Saturday, November 3, 2007 Join us for 9:00-10:00 a.m.
(This happens before Bingo)

BINGO
First and Last

Coffee • Tea • Doughnuts
coordinated by Jerrye Zinnel, the amazing Centenarian

of each month,

Saturdays

In the SR-1 clubhouse
the first Saturday of every month

NOON TO 3 P.M.
Snack bar open before play and during breaks
serving nachos, hot dogs, sodas, snacks.
Join the Ladies Club at noon on the second Thursday for

Ron Gomez, coordinator 782-5183
Volunteer help is appreciated, call Ron for info.

NOTICE the Per state law, no one under
age of 18 is allowed in the clubhouse during Bingo

DIME BINGO!
Ladies! Bring your lunch and let’s get together. Dessert provided. It costs only a dime a game, winner take all! + .25 for the bank which gets raffled

back to somebody at the first gathering in January.

Tip-a-Cop at Applebee’s
a fundraiser for Special Olympics sponsored by the Hayward Police Department

Come to the Main clubhouse on the Second Thursday, at noon!
For more information call Lorraine Schmuck 783-7294 3

has been postponed to a December date to be announced.
Watch for flyers or announcements at Assn or Neighborhood Watch meetings.

NEWS FROM BARBARA BOXER
United States Senator from California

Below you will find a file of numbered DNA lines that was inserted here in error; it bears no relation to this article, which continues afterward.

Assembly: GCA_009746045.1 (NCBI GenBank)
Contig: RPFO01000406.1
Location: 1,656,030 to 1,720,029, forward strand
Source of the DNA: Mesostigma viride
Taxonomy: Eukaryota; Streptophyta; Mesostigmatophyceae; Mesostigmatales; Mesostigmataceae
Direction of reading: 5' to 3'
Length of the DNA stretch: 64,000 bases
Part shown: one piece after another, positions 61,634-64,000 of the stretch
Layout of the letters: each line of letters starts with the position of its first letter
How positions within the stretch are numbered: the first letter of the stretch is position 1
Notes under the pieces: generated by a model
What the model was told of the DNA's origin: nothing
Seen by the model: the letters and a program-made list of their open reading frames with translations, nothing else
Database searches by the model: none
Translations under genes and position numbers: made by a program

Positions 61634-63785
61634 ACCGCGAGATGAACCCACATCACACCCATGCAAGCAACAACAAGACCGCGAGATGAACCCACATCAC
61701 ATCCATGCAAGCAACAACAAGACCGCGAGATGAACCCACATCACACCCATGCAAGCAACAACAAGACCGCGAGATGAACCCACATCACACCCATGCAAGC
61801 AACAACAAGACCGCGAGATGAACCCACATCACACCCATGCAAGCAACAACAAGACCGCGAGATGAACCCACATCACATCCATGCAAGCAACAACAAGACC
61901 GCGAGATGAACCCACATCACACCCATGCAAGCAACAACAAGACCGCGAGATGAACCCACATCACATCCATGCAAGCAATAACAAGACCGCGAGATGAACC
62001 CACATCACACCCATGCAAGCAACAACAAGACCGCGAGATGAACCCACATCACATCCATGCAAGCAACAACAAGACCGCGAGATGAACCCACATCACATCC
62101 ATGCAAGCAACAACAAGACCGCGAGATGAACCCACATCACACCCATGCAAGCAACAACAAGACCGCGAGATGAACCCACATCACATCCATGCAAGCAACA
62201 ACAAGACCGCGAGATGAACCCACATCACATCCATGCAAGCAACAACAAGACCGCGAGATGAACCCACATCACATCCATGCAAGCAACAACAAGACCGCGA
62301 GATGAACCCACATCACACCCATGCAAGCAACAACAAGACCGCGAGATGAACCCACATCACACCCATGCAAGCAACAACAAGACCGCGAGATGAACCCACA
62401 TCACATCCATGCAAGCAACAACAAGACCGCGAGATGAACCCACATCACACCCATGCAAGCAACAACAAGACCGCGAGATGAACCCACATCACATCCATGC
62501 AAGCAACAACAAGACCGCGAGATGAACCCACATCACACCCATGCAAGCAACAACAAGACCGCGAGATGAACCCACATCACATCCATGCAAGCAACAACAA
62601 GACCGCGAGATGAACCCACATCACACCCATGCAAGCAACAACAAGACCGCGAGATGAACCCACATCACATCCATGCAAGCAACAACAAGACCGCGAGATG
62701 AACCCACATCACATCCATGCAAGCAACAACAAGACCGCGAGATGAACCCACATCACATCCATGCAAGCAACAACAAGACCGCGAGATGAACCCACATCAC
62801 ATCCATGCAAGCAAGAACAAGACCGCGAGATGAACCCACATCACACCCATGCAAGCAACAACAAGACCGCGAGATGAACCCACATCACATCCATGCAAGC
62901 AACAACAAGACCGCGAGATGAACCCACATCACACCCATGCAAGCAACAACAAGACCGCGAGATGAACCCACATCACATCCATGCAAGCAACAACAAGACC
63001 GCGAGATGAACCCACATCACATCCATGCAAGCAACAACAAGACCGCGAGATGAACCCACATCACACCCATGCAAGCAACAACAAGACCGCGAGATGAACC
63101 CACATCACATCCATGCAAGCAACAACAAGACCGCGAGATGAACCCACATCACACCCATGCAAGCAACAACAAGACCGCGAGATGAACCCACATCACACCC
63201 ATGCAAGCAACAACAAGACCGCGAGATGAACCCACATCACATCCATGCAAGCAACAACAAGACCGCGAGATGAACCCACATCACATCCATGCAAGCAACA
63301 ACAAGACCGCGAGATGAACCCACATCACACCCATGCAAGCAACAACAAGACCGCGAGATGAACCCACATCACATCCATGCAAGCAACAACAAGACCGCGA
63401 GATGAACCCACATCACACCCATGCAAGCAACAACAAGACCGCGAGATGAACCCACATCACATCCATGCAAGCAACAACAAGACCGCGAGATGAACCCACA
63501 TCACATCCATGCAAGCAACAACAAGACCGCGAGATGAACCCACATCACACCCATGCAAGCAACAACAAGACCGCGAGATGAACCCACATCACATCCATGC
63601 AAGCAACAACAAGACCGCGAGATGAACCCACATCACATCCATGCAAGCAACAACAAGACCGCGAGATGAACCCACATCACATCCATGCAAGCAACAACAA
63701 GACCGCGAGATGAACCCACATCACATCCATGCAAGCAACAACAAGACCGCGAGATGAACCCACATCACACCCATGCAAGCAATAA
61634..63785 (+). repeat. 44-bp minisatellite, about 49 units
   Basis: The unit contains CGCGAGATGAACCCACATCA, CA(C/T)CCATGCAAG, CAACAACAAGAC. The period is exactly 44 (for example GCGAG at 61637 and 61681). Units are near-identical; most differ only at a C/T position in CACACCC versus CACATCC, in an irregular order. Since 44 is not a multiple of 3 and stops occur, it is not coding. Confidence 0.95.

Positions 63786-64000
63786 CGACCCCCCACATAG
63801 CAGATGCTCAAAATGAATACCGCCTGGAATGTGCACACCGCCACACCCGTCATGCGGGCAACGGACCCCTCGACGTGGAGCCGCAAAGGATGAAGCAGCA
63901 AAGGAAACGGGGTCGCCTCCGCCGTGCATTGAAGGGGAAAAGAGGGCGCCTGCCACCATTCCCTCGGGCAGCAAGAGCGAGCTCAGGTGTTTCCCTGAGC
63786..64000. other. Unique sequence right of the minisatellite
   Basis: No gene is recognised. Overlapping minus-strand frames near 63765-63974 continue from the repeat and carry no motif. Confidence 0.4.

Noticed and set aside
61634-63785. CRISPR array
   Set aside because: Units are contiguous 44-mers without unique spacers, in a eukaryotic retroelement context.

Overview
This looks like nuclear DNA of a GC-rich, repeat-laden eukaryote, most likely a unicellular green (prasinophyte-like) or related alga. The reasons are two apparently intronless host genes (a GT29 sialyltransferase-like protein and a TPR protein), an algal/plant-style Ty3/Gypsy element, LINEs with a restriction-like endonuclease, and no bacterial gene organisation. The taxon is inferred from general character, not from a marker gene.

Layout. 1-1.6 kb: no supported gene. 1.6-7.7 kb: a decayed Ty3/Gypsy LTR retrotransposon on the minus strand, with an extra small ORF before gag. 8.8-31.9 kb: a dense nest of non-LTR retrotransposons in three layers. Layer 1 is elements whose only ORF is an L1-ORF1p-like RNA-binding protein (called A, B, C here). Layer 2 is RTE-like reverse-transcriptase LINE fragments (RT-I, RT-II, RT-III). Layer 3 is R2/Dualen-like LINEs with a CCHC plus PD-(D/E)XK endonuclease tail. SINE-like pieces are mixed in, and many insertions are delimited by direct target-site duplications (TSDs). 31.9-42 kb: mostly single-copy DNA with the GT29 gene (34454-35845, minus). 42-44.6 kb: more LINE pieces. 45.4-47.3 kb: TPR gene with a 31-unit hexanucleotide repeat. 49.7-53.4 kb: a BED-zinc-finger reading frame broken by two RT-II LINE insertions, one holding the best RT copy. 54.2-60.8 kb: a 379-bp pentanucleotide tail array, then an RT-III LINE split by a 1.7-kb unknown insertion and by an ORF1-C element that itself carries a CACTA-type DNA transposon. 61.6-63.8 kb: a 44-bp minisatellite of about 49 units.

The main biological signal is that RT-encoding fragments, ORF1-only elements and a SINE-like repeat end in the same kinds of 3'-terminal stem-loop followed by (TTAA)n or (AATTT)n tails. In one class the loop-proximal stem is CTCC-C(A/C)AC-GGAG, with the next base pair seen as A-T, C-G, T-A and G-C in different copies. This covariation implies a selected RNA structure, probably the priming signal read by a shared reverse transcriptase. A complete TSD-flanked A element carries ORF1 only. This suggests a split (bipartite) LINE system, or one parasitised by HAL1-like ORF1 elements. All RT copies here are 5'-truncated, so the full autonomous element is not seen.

Friend: California continues to struggle with an extended drought, leaving many communities to urge voluntary conservation measures. Many of these conservation campaigns encourage every person to work to save just 20 gallons of water each day. I’m pleased to provide five simple ways to reach this goal. • Stop leaks. Fixing just one leaky faucet can go a long way in reaching the goal of saving 20 gallons of water a day. Some leaks are obvious, but others are hidden. Check with your utility company to find out how to check for leaks. • Replace an old toilet. Toilets use more water than any other usage in most homes. If your home was built before 1992 and the toilet has never been replaced, you should consider switching to a water efficient model. The oldest toilets can use upward of several gallons per flush. The newest toilets use no more than 1.6 gallons, some even less. And when you do, install a lower flow shower head which will save even more water. • Turn off the faucet whenever you can. Turning off the faucet when you brush your teeth can save three gallons a day. You can save about 5 gallons by reducing your shower by one or two minutes. If you turn off the hose while washing your car, you can save up to 150 gallons per wash. • Switch to Energy Star appliances, including your clothes washer and dish washer. These types of appliances use 35 to 50 4 percent less water and 50 percent less energy per load. You will save money on both your water and energy bills. And many local utilities offer rebates on the purchase of these products. And run these appliances only when they are really full. Washing partial loads wastes water and energy. • If you are thinking about changing your landscaping, consider plants that require less water. If you don’t want to change your landscaping, assess your irrigation needs. Water only when your yard is dry, and then apply only as much water as needed. Watering very early in the morning will also help conserve water because of reduced evaporation. None of us know when this drought may come to an end, but if a significant number of Californians save 20 gallons of water each day, we may be able to avoid mandatory water conservation measures, while saving money on water and the energy needed to supply it. Sincerely, Barbara Boxer